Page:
Among others, as I’ll detail below, our spring line-up will include such wreck-shopping luminaries as Chicago juke alchemist DJ Rashad (4/4), veteran (and still #1) Boston reggae selector Junior Rodigan (4/17), and NYC bhangra ambassador DJ Rekha (5/1). We’ve been wanting to get all three of these masters of their craft to BR for a while, and I almost can’t believe it’s all going down in the next five weeks. Do help us set the experimental-party off if you’re in the area.
First, don’t forget that we’ve got the mighty Chief Boima in the house tonight, March 28! Check out this awfully nice post he put up for some context. Suffice to say, we’re just as happy to give the man a well-deserved platform. (And maybe to claim “First!“) I’m definitely a what-goes-around type of guy, and so I couldn’t be more pleased that Boima will also be giving a lecture in my global hip-hop class at Brandeis tomorrow night. He spent some time in Liberia last year, and I’m looking forward to hearing more about such thorny but important questions as how to ethically endeavor to play musical middleman.
Here’s something toward what it sounds like maybe –
Let me remind that Boima’s got a new release out on Dutty Artz called African in New York, which is great. But if you come to the club tonight, you not only get to hear tracks like those, you get to hear lots of other stuff they’re webbed up with in Boima’s memory (and his hard drive’s).
Wednesday, April 4 – DJ Rashad & Kat Fyte
In conjunction with the good people at Cluster Mag, and the Together Fest, we’re doing two things we don’t usually do: we’re conducting Beat Research on a Wednesday, and we’re asking for a modest $5 at the door. But, boy, what we have in store.
We’re enthused to report that our guest for the Fest will be DJ Rashad, one of the biggest players in the Chicago juke/footwork scene, especially with regard to its movement in the wider world — thanks in no small part to his releases on Planet Mu.
I can’t wait to hear Rashad at the Good Life. Those sustained 808 tones and insane tom rolls are gonna bang through that system. It may be the first time I’ll come close to hearing/feeling what they should really hear/feel like. But beyond the 808 wizardry, Rashad’s stuff also stands out with its fine ear for all sorts of samples, especially the sort of jazzy sources that once bedeviled many a hip-hop producer. He and his comrade DJ Spinn are quite the connoisseurs of the sample-flip (<3 the Edo G shout). Here's a taste (lots more here), where you can hear why London lads could lose their shit over this Chicago-bred style that creeps up on drum’n’bass without even meaning to –
We’re keeping it extra local this week with two DJs who together can cover much of this town’s illustrious musical history, from electro to rock to hip-hop and much else between and beyond. Longtime friends of Beat Research Pacey Foster and Brian Coleman have promised to “dig in their Boston crates and pull out cuts from all eras and genres (with the exception of experimental country-western from Metro West).” At times, it could sound like this —
Or this –
Tuesday, April 17 – Junior Rodigan & Irie La
Our big guest on April 17 should need no introduction, in Boston or beyond, but he sure deserves one. Taking his name from the legendary David “Ram Jam” Rodigan (aka Father Rodigan), Junior Rodigan moved to London from Iran as a kid and became totally enraptured by his namesake’s radio show, which gave him quite an education in reggae during his formative years. He moved to Boston as a young adult, and started rocking parties around town beginning in 1986, steadily building a solid rep.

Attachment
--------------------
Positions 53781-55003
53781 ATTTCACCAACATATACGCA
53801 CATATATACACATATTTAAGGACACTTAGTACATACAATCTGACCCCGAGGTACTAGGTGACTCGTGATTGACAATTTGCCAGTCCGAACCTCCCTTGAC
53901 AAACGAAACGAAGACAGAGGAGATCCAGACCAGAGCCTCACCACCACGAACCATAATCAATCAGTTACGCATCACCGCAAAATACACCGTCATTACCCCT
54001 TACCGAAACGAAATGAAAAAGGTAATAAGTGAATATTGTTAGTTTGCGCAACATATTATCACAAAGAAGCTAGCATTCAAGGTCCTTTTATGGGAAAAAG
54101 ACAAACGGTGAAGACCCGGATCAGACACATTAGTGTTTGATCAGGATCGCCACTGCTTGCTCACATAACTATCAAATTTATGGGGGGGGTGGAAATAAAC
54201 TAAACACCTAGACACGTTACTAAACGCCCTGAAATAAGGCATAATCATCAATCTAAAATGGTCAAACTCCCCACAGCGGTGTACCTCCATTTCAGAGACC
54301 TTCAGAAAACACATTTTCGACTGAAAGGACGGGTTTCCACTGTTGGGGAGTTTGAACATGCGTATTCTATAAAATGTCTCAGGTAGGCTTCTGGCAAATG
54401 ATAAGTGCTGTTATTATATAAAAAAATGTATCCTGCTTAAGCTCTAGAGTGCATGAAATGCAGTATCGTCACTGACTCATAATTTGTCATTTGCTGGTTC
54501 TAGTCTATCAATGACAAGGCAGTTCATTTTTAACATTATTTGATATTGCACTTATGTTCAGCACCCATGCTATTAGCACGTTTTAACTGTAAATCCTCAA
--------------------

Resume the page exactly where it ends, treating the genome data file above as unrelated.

For a short time in the early 90s Junior worked as a ragga-hiphop vocalist, recording for New York and Boston-based labels, and he owned and operated his own reggae store, Vibes Records, on Blue Hill Ave for more than a decade. Since the late 90s, he’s devoted nearly all his time to DJing, and these days he’s known as the drive-time DJ on Big City FM, Boston’s premiere Caribbean community radio station. Junior’s a longtime point-man for nuff visiting artists from Jamaica, with whom he has some serious rapport (see, e.g., 2min in: “me wan some original old time medley right now!”). Man talk the talk, seen.
Of course, Junior is a master of up-to-the-time chunes and classic catalogue numbers alike. For his special appearance at Beat Research, he’s going to do something he rarely gets to do on the radio or at gigs and dig into his deep crates in order to play cuts exclusively drawn from the foundation labels, Studio One and Treasure Isle, on which so much subsequent reggae is based. It’s bound to be a serious vibes. Once again, a great opportunity to experience this music as it was intended to be: as palpable, vibrational force.
This is quite a historic month for Junior, as it happens: just a couple nights earlier, on April 15, he’ll be holding a 25th anniversary bash at the Russell Auditorium featuring Stone Love & Steelie Bashment. If I were you — indeed, if I were me (which I am) — I’d want to catch both these events.
For now, though — since I gotta get running over to the club to warm things up for Boima — I’ll leave you with this amazing but tantalizingly brief clip of Junior Rodigan in ragga-rapper mode, amping up the crowd during RSO’s opening act for Naughty By Nature’s Boston debut way back in 1991. Unfuckwithable–
Oh, and we’re gonna have the added support of another DJ who’s held the torch for reggae here in Boston: Selectress Irie-La. It’s gonna be quite a night, fi true.
So yeah, a seriously fun month+ ahead. Do join us! More info will follow.
to be continued…